Of all the jobs best assigned to robots, the disablement of improvised explosive devices (IEDs) belongs high on the list. It is also one of the toughest tasks to automate.
The difficulty is that no two of these devices are alike – the robot has to recognize the bomb, analyze its structure, develop a strategy for handling it, and then activate a robotic hand capable of sensing, gripping and manipulating virtually any IED successfully.
The challenge has inspired some of the most creative minds in the robotics field to participate in competitions sponsored by the US Military’s Defense Advanced Research Projects Agency (DARPA), where competing robots execute a series of tasks that mimic the roadside bomb scenario. One result was the contest-winning gripper technology developed by a Harvard robotics team and now manufactured by Boston-based RightHand Robotics (RHR) for piece-picking applications in warehouses and distribution centres.
“They [the RHR founders] wanted to design robotic grippers that were better at dealing with the randomness of things like improvised explosives,” says Vince Martinelli, head of product and marketing at RHR. “It could really handle a wide range of items with one gripper type.”
Can you handle it?
Versatility is key in today’s warehouses and distribution centres where it’s becoming increasingly probable that the device will be handling an item for the first time. “That’s less critical in some manufacturing factory environments, where there’s more structure,” says Martinelli, “but a supply chain warehouse is a less structured environment – items are loose in a bin, there are a million different products, and packaging changes all the time.”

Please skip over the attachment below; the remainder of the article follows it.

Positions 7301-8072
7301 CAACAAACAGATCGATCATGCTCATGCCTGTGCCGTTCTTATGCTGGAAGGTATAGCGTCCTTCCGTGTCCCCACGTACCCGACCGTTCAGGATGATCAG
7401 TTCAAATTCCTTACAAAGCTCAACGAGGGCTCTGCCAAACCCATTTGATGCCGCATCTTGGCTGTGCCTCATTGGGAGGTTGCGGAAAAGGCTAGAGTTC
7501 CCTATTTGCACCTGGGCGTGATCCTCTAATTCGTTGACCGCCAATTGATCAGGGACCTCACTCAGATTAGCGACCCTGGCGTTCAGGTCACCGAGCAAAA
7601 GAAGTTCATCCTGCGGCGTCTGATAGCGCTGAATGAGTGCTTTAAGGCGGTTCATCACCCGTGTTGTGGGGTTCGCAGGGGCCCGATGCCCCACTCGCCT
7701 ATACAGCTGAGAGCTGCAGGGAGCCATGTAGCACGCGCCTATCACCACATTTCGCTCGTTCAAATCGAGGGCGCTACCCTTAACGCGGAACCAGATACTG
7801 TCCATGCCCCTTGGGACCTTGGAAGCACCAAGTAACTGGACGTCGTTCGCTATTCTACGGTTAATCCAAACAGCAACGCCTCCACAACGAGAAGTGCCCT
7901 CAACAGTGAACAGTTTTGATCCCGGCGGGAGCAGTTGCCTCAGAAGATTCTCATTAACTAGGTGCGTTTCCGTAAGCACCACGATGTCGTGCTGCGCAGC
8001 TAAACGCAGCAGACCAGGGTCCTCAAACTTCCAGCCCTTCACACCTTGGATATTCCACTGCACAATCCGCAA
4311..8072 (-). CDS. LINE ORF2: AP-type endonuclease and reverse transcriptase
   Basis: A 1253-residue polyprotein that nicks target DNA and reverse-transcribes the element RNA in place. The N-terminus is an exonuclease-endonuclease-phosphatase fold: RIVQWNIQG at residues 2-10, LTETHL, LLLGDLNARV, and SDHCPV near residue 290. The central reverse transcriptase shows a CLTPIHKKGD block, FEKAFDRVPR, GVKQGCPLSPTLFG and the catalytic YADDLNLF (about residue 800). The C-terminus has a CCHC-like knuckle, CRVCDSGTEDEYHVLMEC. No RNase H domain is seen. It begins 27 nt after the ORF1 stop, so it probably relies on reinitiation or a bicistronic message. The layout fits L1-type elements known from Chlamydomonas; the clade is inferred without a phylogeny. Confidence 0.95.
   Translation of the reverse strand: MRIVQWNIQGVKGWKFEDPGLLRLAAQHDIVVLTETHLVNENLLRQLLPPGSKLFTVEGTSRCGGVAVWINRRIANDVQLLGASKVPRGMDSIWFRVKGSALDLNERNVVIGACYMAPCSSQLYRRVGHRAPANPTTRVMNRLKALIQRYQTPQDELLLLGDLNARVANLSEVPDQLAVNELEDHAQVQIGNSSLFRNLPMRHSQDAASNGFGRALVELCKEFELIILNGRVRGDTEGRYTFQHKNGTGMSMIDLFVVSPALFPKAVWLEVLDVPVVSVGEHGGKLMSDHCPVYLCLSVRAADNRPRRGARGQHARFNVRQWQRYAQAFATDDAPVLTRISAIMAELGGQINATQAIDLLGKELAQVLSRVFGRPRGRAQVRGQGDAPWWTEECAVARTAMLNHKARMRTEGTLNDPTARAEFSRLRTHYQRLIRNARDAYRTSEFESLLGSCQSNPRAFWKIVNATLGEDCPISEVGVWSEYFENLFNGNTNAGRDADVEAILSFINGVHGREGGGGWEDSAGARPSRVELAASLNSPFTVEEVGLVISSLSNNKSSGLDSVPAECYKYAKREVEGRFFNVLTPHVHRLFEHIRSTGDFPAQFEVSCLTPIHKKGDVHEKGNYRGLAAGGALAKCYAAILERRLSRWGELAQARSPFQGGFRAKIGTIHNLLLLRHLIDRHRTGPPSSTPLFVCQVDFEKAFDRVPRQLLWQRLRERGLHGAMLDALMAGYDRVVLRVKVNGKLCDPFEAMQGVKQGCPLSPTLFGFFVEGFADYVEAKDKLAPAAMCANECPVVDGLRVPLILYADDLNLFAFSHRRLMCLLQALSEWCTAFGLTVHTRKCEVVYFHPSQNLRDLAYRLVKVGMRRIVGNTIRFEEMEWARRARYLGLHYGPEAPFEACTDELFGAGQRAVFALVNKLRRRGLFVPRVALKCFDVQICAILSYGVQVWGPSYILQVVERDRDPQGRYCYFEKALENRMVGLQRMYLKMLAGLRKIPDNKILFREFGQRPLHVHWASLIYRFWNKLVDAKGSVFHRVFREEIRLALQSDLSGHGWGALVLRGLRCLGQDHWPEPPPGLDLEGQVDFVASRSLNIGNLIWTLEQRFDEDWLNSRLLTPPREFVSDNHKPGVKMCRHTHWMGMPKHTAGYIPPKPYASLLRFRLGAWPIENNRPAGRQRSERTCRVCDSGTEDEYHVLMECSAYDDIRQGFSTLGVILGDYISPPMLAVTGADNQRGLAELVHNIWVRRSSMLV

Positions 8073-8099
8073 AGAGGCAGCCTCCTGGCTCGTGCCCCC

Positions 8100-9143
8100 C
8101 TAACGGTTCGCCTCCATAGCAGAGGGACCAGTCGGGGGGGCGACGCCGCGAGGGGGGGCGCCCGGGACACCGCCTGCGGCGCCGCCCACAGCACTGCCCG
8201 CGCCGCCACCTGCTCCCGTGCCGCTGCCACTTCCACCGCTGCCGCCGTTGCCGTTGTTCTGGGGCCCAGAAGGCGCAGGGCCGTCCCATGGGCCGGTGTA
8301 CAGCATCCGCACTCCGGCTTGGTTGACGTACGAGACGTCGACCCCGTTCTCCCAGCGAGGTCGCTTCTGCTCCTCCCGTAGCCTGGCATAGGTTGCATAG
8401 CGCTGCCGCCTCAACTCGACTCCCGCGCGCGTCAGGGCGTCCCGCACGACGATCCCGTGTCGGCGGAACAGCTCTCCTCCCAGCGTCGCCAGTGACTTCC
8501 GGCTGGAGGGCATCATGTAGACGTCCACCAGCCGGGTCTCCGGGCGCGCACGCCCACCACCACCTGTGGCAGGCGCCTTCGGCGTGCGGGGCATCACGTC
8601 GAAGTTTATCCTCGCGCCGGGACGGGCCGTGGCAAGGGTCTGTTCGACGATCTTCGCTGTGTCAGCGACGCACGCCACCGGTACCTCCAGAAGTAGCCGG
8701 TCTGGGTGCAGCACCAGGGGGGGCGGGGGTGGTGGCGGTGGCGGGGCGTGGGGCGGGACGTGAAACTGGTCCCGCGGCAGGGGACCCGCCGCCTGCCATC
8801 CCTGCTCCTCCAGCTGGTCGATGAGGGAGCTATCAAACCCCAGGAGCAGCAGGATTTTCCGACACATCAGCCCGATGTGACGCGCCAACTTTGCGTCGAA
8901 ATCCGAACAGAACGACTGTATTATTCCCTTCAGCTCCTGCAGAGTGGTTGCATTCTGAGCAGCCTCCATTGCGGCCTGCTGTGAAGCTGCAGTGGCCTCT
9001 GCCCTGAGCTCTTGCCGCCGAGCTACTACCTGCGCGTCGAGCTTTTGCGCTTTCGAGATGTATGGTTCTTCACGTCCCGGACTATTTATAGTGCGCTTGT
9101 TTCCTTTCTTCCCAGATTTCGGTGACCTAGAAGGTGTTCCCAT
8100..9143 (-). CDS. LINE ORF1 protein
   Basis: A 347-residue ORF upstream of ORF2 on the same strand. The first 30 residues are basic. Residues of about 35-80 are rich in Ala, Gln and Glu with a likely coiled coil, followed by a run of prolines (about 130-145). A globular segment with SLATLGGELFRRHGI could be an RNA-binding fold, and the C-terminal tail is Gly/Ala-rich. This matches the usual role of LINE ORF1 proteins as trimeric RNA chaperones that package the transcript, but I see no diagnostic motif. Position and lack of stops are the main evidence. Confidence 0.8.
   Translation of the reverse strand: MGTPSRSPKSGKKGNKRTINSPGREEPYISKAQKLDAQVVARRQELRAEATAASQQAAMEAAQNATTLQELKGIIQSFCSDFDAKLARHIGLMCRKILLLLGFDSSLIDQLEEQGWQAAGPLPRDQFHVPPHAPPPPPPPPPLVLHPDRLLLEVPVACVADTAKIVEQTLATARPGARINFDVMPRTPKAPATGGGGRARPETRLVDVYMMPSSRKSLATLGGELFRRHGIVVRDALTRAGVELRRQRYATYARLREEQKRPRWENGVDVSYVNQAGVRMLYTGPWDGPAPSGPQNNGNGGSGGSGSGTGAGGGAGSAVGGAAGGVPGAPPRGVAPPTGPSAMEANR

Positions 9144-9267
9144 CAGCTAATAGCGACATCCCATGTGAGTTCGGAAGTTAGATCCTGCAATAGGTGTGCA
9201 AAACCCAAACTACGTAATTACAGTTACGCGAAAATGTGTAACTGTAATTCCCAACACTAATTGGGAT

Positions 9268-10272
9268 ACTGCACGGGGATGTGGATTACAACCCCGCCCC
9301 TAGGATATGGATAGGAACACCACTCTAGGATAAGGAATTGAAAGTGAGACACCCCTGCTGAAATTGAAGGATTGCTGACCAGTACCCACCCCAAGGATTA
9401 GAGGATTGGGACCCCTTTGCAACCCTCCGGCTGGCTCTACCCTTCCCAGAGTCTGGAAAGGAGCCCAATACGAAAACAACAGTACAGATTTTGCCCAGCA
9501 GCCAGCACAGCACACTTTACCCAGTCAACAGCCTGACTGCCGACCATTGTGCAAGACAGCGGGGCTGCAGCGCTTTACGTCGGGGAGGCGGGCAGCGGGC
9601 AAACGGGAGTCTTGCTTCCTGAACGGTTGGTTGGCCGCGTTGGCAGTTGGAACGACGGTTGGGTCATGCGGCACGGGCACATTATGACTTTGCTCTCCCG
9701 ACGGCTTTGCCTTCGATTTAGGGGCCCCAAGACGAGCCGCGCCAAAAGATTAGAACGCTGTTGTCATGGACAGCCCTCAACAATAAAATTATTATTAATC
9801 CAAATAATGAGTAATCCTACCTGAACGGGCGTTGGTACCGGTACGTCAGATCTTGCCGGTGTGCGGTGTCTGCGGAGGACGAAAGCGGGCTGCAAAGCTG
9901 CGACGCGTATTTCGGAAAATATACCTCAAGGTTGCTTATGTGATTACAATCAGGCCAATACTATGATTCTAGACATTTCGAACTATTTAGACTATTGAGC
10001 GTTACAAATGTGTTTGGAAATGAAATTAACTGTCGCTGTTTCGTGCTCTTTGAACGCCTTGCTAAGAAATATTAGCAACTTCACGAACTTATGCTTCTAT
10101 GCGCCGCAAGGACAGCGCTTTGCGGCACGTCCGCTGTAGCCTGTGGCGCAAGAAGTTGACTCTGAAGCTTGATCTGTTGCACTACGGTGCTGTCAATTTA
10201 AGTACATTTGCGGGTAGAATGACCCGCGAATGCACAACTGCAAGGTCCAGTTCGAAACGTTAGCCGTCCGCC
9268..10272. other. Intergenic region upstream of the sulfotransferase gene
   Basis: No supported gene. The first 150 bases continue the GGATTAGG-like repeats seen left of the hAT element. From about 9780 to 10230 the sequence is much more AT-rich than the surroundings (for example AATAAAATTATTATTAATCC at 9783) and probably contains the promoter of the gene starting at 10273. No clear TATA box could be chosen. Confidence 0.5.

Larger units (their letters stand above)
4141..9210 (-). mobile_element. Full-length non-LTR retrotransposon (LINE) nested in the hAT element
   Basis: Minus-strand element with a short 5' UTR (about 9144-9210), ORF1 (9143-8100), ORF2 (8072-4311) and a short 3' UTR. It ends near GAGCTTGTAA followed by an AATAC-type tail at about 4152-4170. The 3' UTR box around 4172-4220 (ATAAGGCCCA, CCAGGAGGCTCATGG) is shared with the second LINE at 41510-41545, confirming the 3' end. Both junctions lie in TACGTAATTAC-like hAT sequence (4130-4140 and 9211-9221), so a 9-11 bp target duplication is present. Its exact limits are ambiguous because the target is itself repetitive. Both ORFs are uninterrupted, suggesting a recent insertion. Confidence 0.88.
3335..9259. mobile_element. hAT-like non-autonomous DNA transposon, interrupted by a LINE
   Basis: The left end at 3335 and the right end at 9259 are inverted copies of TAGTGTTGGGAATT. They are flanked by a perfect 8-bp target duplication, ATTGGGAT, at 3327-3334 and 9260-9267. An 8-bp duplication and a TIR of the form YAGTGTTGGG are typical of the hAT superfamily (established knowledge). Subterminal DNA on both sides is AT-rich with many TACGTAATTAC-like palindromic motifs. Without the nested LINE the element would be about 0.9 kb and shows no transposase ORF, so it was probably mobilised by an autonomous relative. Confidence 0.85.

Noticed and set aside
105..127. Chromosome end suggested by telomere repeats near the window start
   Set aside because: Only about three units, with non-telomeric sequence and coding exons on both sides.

As e-commerce continues to grow at 15 percent to 20 percent a year, more and more distribution centre employees are spending their days grabbing single items rather than picking up pallets or carton loads with a forklift.
The new paradigm has become a double-edged sword for supply chain operations. On one hand, one-of-a-kind picking that is typical of e-commerce is a very inefficient use of labour, and that’s especially problematic in today’s tight labour market. On the other, the endless variety of items to be picked makes automation difficult.
The problem is work that is routine for a human picker can be difficult for a robot. “Very simple things can actually be very tricky,” says Animesh Garg, an assistant professor of computer science at University of Toronto who specializes in machine learning algorithms for perception and control in robotics.
Garg uses the example of asking a robot to retrieve a can of pop from the refrigerator. If it’s not immediately visible, the robot has to move items around to determine if the can is there or not – a task that is very difficult to program.
“We can barely do ‘see it and get it,’” says Garg. “Anything beyond that requires long-term reasoning and planning, which gets very hard very quickly.”
“To pick items out of a tote where orientations are all different, that requires seeing,” says Martinelli. “It requires making decisions about which things are objects. Where does one start and one end? How should I position the gripper? How do I get the arm there without banging into something? How can I know for sure that I have it? And so on. That requires a lot more computing horsepower.”
RHR has developed a robotic vision and machine learning-based control system, and has released a picking solution called RightPick2, which works in conjunction with RHR’s robotic gripper and a UR5e collaborative robot from Universal Robots. The combination set a world piece-picking record at Modex 2018.
“What we’re enabling companies to do is solve the high-mix, low-volume paradigm,” says Joe Campbell, senior manager, strategic marketing and application development at Universal Robots. “That’s been extremely difficult for traditional automation.”